How are you? I hope you have been doing well in Japan. I miss you here and my weekends have been uneventful. I was in high spirits when I heard that you have been enrolled in a school for Junior Chefs. Congratulations. I was also extremely excited when I heard that you will be visiting Singapore during the March holidays. I know you love cooking and trying out new recipe.
I look forward to you coming to Singapore to taste the local food that will help you in your project. The dishes I will introduce are satay, chicken rice and char kway teow.
At Newton Food Centre, satay-making sessions are offered for free at 3.45pm daily. Satay is a mouth-watering dish that is made of skewered chicken. The satay cook pays close attention to the flames by fanning constantly and this needs great skill. The satay sauce is made from peanuts and this is not common as most sauces are usually made from chilli or tomato. Satay is also usually put on banana leaves which adds an aromatic smell that will make people salivate. When you observe the food being prepared, you will learn how to grill the satay to perfection. This will be a new experience for you as I know you have never grilled something like that before.
At Telok Ayer Market, cooking demonstrations of the Singaporean favourite, chicken rice, are offered at 10am daily for free. The chicken rice is a scrumptious dish served with tantalising chicken, fragrant rice, cucumber spicy chilli sauce and sweet black soya sauce. In addition, the chicken rice at Telok Ayer Market is well known for its authentic chicken broth and you will be able to feel the crunch of the fresh chicken. Imagine the aromatic smell wafting into your nostrils! When you observe the food being prepared, you will have a better idea of how to create authentic chicken rice with all the necessary ingredients. You will also get to taste the chicken rice and understand why it is a popular national dish.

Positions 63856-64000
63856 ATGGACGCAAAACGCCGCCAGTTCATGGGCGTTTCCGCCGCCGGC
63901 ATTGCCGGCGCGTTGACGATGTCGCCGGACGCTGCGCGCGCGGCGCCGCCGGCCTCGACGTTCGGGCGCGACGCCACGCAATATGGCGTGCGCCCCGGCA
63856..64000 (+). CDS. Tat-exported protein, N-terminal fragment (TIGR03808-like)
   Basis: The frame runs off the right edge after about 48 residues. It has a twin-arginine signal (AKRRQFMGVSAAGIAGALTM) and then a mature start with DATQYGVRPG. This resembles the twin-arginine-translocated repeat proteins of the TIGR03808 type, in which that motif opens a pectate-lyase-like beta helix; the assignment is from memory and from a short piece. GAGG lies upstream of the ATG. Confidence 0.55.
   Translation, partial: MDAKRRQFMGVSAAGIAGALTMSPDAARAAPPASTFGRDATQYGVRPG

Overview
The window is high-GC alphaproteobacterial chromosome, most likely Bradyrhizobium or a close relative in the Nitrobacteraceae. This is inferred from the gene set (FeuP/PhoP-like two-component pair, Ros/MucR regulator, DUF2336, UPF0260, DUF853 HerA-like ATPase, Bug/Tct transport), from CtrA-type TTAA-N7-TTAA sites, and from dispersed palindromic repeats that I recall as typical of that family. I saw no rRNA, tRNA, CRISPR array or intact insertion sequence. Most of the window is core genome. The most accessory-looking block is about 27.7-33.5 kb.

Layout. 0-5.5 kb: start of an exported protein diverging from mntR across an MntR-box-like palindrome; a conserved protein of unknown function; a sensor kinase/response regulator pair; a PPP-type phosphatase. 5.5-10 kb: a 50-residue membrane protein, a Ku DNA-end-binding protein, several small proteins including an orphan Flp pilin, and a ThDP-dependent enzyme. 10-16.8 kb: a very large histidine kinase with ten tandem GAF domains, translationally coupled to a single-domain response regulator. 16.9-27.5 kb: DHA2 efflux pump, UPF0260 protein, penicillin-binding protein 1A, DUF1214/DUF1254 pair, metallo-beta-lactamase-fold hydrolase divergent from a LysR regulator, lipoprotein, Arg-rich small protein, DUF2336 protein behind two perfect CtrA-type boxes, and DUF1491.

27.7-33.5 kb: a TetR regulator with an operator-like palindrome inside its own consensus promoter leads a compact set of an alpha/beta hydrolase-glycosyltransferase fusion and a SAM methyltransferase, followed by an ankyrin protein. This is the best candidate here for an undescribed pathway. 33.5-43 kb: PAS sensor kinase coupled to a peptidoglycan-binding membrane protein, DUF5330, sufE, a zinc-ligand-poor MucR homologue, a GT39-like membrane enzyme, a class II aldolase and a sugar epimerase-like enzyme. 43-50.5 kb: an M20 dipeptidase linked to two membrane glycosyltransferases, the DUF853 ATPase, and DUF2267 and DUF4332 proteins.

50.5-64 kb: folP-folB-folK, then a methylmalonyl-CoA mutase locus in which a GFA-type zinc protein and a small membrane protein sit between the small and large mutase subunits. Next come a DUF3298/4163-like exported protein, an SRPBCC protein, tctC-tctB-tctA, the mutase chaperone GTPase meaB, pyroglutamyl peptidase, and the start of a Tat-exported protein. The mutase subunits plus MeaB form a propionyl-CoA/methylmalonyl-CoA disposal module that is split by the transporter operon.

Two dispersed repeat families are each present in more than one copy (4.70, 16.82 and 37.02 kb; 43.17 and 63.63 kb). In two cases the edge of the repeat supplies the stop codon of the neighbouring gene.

Another special dish that is popular in Singapore is char kway teow. This comprises of noodles fried with black sauce and cockles. It is an inexpensive dish and is ubiquitous in Singapore’s food centres. A unique feature to Singapore-style char kway teow is the use of yellow and white rice noodles fried with beansprouts, prawns, cockles and chilli sauce. It is more popularly seen in the Chinese cuisine. The dish might look simple to prepare but it is not easy to fry a plate of delicious char kway teow. I am sure you would definitely enjoy this local delight at the hawker centre and bring the recipe back home. You can even customise your own Japanese-inspired char kway teow!
As I have mentioned earlier, these three dishes are significant to the Singapore culture. As Singapore is a multi-racial country, there are many facets of Singaporean cuisine such as Malay, Chinese, Indian, Eurasian, Peranakan and Western food. Singaporeans are obsessed with food; there is a unique hawker culture in our country and a wide variety of food can be found in hawker centres, in every nook and cranny in Singapore. The hawker centres in Singapore give an insight into how Singaporeans enjoy their food in an outdoor dining setting.
I look forward to enjoying Singaporean-style satay, chicken rice and char kway teow with you. I hope these three unique dishes will help you excel in your project.
See you soon, in Singapore!
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